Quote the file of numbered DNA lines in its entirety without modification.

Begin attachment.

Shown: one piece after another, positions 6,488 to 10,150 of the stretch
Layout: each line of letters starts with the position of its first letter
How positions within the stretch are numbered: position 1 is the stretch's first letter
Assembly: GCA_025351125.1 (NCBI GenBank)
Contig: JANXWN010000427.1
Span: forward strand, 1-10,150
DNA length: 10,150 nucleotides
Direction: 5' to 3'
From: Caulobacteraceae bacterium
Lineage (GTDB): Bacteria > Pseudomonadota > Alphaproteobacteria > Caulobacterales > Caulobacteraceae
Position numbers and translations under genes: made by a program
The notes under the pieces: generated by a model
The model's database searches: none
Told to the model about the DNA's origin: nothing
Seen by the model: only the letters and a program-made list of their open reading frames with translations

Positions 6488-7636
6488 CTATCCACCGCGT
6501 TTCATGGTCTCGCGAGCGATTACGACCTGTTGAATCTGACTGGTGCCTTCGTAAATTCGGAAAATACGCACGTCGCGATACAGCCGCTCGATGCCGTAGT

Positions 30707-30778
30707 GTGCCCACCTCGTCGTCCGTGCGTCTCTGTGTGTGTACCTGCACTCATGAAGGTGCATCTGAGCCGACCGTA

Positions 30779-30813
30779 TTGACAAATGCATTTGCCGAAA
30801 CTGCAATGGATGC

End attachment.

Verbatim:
Shown: one piece after another, positions 6,488 to 10,150 of the stretch
Layout: each line of letters starts with the position of its first letter
How positions within the stretch are numbered: position 1 is the stretch's first letter
Assembly: GCA_025351125.1 (NCBI GenBank)
Contig: JANXWN010000427.1
Span: forward strand, 1-10,150
DNA length: 10,150 nucleotides
Direction: 5' to 3'
From: Caulobacteraceae bacterium
Lineage (GTDB): Bacteria > Pseudomonadota > Alphaproteobacteria > Caulobacterales > Caulobacteraceae
Position numbers and translations under genes: made by a program
The notes under the pieces: generated by a model
The model's database searches: none
Told to the model about the DNA's origin: nothing
Seen by the model: only the letters and a program-made list of their open reading frames with translations

Positions 6488-7636
6488 CTATCCACCGCGT
6501 TTCATGGTCTCGCGAGCGATTACGACCTGTTGAATCTGACTGGTGCCTTCGTAAATTCGGAAAATACGCACGTCGCGATACAGCCGCTCGATGCCGTAGT

Positions 30707-30778
30707 GTGCCCACCTCGTCGTCCGTGCGTCTCTGTGTGTGTACCTGCACTCATGAAGGTGCATCTGAGCCGACCGTA

Positions 30779-30813
30779 TTGACAAATGCATTTGCCGAAA
30801 CTGCAATGGATGC